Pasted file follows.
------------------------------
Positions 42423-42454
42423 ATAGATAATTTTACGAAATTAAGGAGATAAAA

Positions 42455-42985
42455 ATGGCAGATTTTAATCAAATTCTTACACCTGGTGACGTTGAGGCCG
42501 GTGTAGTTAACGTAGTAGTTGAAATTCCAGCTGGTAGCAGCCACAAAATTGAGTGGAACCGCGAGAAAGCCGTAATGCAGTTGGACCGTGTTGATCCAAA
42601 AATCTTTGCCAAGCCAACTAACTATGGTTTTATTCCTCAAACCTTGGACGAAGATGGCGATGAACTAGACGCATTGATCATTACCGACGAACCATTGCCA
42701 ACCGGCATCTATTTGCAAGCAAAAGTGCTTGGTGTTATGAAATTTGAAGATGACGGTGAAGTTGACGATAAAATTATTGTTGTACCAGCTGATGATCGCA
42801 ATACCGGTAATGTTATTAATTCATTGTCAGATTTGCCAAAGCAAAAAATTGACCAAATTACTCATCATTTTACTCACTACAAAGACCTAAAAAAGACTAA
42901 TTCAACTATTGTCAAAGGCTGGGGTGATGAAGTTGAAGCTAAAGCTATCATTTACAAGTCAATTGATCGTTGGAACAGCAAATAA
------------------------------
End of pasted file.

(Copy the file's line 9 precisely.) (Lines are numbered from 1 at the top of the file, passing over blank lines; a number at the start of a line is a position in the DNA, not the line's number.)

42901 TTCAACTATTGTCAAAGGCTGGGGTGATGAAGTTGAAGCTAAAGCTATCATTTACAAGTCAATTGATCGTTGGAACAGCAAATAA